2. Materiality Assessment: Engaging stakeholders to gather insight on the relative importance of specific ESG issues which are called material topics. The main part of a materiality assessment is stakeholder engagement. Stakeholders can include your employees, customers, investors, and suppliers. It can also include groups such as peers, NGOs, the communities in which you operate, and even the general public. ​ 

A materiality assessment helps you understand which topics are important to your stakeholders and allows you to prioritize the most material topics to focus on as part of your ESG strategy. When conducting a materiality assessment, it can be difficult to determine which topics to include in the assessment. Start with a wide ‘brush stroke’ of topics and allow stakeholders to narrow down to the most material topics. Engaging your stakeholders in this process ensures that their voices are heard - the more stakeholders you can engage, the better understanding you can gather. ​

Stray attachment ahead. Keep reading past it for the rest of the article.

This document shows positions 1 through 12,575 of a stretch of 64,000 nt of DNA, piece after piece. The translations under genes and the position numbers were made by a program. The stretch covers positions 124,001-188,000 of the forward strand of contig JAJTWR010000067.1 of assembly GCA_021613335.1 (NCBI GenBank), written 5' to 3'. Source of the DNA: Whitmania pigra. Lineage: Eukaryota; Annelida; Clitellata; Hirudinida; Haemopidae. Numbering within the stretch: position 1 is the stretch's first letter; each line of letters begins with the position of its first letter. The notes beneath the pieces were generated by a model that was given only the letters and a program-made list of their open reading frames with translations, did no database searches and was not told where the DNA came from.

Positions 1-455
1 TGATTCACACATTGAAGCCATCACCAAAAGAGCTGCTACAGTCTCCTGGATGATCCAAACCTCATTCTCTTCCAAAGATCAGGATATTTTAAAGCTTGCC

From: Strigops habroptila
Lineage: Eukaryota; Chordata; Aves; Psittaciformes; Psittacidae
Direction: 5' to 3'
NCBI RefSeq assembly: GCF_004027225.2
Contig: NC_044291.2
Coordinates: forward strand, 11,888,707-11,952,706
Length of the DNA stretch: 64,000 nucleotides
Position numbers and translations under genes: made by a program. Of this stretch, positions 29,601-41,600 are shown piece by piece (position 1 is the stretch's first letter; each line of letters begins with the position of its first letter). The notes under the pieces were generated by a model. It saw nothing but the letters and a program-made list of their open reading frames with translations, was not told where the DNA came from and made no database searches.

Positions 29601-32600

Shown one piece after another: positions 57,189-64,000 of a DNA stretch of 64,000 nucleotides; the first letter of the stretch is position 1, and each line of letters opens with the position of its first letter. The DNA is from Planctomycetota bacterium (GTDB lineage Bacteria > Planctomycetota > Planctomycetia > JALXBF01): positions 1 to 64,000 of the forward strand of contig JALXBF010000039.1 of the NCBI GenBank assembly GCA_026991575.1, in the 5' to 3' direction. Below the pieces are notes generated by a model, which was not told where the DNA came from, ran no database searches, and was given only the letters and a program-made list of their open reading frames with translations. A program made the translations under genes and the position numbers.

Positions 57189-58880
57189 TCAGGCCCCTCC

3. Current State Baseline: Once you know which ESG topics to prioritize, assess existing programs, policies, metrics, and initiatives in your company to determine where you currently stand. You can do this by working directly with cross-functional stakeholders within your organization that have expertise in each priority ESG topic. Gather information from reports, policies, and data systems first, supplemented by interviews with internal stakeholders to follow up on specifics and collect more detailed insights.​